Equinix Earnings Rise on Multi-Cloud Interconnection

Cyberfuture

By: Mary Jander

Equinix Inc. (Nasdaq: EQIX) delivered an upbeat 2Q 2020 earnings report this week, which executives credited to burgeoning demand for interconnection and data center services for hybrid cloud environments.

“The secular drivers of demand for digital infrastructure have never been stronger,” said CEO Charles J. Meyers on a conference call with analysts last night. "In Q2, we had an incremental 8,000 interconnects driven by streaming, video conferencing, enterprise cloud connectivity and investments in local ... aggregation to support work from home.”

Equinix reported quarterly revenues of $1.470 billion, up 6% year-over-year and 2% sequentially. EPS was $1.52 (up 10% sequentially, down 10% year-over-year) on net income of $133 million (up 12% sequentially, down 7% year-over-year).

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Any reductions from last year’s second quarter didn’t seem to blunt the relatively good news for this one. Equinix claimed a 49% adjusted EBITDA margin for this quarter, compared to 47% last quarter. And development of new facilities remained robust. This quarter, total capital expenditures were $482 million, up 20% sequentially and 9% from last year’s quarter.

What's Helping Equinix

Equinix execs say a focus on small or mid-sized interconnerction deals led to this quarter's successes. Customers are intent on linking enterprise clouds with high-performing edge services to support hybrid architectures. CEO Meyers cited 4,200 deals over 3,000 customers in 56 metros and 26 countries as evidence that many enterprises are looking to outside services for ready-made help.

The factors boosting Equinix are shared by others in its market space. Rival Digital Realty Trust (NYSE: DLR) reported increased revenue last quarter and is expected to do well again this quarter. Another competitor, Rackspace Technology, is preparing an IPO.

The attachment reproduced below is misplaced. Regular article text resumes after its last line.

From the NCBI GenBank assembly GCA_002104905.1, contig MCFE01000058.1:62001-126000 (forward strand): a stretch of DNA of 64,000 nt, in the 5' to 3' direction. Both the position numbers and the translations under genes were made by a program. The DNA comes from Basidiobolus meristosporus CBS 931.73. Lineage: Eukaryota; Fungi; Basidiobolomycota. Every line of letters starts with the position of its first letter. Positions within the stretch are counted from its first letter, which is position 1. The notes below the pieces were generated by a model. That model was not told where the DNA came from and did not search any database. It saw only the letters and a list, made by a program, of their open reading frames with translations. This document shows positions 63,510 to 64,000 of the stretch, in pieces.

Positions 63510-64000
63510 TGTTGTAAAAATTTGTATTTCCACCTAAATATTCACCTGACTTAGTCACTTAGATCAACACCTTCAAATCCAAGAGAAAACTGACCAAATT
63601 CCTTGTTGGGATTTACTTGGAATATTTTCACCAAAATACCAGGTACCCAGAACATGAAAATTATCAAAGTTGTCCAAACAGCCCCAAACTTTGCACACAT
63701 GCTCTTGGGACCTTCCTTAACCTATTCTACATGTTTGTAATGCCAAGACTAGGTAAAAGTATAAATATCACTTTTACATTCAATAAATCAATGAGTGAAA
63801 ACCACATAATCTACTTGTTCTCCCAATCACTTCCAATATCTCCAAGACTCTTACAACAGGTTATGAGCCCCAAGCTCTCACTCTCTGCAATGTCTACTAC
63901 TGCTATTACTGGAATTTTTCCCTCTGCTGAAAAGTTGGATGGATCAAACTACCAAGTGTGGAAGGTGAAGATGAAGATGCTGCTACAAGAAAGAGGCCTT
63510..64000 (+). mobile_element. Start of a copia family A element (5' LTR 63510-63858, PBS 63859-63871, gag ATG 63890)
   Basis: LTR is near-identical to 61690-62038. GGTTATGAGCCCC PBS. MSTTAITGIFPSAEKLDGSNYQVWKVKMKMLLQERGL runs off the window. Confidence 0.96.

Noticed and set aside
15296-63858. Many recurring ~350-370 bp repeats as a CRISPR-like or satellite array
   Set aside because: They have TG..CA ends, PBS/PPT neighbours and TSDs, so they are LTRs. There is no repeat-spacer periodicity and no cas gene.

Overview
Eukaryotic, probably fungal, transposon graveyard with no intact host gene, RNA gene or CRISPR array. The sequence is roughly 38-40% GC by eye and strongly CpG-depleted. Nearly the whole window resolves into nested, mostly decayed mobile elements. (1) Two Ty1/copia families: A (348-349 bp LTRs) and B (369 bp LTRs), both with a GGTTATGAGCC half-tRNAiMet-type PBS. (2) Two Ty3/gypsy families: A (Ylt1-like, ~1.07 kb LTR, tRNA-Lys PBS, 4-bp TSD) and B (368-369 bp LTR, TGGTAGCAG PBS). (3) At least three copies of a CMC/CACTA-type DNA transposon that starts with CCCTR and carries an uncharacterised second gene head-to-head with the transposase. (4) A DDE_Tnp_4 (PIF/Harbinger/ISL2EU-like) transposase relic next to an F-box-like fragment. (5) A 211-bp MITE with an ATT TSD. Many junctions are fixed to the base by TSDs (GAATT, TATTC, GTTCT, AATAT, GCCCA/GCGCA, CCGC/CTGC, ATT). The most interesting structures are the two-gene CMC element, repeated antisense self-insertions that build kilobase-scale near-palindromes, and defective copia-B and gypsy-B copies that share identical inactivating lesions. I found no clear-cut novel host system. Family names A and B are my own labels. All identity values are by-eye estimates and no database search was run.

Equinix Looks to Hyperscale

A key focus for Equinix in the coming months will be building out what it calls its xScale project, a series of data center and interconnection facilities aimed at hyperscale providers, such as AWS, Microsoft Azure, Alibaba, and Google.

With help from a $1 billion-plus joint venture with GIC, a sovereign wealth fund based in Singapore, Equinix is planning centers in Tokyo and Osaka, Japan. Another project funded with GIC’s help is a data center in Paris called Paris 9, which Equinix says is already pre-leased to a hyperscale customer and will open early in 2021.

Expect More Leverage for EQIX

Equinix relies on debt and equity to fund its projects — a strategy it seems to have mastered over time. In a statement during the company’s Q4 earnings call in December 2019, CEO Meyers said, “[We} believe it is a combination of debt and equity that’s got us to where we need to be.”

In that vein, Equinix in June refinanced $2.6 billion of its high-yield debt at a reduced interest rate of 2.07%. Saving money on that deal helped offset dilution from a $1.27 billion in equity offering in May.

More M&A On the Way

Equinix’s wheeling and dealing extends to its approach to acquisitions. The company spent $335 million this year to buy Packet, in part to add bare-metal dedicated server options for enterprise customers.And in June, Equinix spent $750 million to buy 13 data centers from Bell Canada. Execs said they’ll continue to follow this path. “We have used M&A for market entry, for market scaling, for sort of capturing strategic interconnection assets,” said CEO Meyers yesterday.

From small interconnection deals to hyperscale leases, Equinix seems intent on focusing its efforts aggressively wherever it sees demand. Right now, that demand centers on interconnecting service providers, cloud vendors, and enterprises. So far, Equinix seems to be succeeding — as are other players in this segment. It's a safe bet this company is a good gauge of where the market’s heading.